Researchers have long struggled to study Minnesota’s wolf populations during the summer months. The northern forests are too thick and the wolves are too good at avoiding even the stealthiest human gaze. But recent advances in GPS tracking and video technologies have overcome some of these barriers and provided many surprises. A recent example: Wolves enjoy fishing.

Earlier this year, biologists with the Voyageurs Wolf Project captured the first-known video of a wolf catching and eating a freshwater fish species. The study also received attention for showing how remarkably ‘respectful’ wolves are of territorial boundaries.

Place names given to wolf pack territories
Place names given to wolf pack territories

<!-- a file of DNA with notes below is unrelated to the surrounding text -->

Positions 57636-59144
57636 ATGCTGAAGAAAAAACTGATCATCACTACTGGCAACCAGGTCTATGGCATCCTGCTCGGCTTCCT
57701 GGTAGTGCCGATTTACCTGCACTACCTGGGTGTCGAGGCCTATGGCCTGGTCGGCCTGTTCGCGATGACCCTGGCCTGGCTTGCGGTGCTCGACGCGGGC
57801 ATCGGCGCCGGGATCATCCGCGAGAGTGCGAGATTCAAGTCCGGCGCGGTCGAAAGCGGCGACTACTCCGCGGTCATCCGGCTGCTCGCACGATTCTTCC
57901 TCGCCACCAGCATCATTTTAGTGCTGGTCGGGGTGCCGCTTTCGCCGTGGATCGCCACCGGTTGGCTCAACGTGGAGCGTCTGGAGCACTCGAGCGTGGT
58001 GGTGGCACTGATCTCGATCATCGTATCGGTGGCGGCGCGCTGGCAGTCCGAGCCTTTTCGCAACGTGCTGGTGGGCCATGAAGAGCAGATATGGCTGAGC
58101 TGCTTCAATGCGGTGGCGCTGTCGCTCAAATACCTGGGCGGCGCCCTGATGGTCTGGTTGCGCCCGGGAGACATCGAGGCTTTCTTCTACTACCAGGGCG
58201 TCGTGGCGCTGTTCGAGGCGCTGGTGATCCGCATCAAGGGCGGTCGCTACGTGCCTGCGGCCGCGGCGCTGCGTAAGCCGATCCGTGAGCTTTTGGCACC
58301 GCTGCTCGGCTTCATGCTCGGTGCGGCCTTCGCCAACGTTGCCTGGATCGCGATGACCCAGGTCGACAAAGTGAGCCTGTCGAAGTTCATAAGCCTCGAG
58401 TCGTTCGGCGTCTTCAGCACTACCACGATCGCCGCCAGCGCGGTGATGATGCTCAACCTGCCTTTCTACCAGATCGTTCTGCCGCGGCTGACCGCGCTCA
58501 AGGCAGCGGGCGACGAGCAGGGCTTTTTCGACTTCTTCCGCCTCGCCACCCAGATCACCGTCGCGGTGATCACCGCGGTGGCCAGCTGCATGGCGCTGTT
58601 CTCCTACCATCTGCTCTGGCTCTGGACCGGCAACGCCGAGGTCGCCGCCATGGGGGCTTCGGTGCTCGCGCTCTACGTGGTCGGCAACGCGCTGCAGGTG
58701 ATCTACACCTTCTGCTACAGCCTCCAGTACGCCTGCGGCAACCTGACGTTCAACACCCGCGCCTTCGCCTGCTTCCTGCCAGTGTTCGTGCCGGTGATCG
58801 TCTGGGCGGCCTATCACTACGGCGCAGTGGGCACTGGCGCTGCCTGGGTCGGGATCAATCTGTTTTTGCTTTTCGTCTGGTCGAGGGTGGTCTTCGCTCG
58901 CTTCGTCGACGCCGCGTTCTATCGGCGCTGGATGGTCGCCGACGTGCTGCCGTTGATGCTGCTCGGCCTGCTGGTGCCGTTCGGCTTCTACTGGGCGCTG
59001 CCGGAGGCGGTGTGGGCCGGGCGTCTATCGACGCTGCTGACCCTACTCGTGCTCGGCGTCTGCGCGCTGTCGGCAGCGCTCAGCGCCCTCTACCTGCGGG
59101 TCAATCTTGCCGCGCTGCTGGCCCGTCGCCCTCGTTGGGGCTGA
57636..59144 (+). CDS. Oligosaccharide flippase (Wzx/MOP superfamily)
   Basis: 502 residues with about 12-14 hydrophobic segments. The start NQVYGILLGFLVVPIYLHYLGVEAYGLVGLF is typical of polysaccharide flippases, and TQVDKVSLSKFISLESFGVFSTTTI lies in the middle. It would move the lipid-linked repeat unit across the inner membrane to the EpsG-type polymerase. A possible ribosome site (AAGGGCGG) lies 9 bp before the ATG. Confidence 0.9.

GPS data showing the territories of various wolf packs in and around Voyageurs National Park
GPS data showing the territories of various wolf packs in and around Voyageurs National Park

As an added bonus, while the researchers were working in the field, they discovered several “champion” trees, including the nation’s top Jack Pine. University of Minnesota biologist Joseph Bump stopped by Almanac to tell us more about these exciting discoveries in the natural world.

National Champion Jack Pine, located by Austin Homkes near Voyageurs National Park
National Champion Jack Pine, located by Austin Homkes near Voyageurs National Park
National Champion Jack Pine, located by Austin Homkes (pictured) near Voyageurs National Park
National Champion Jack Pine, located by Austin Homkes (pictured) near Voyageurs National Park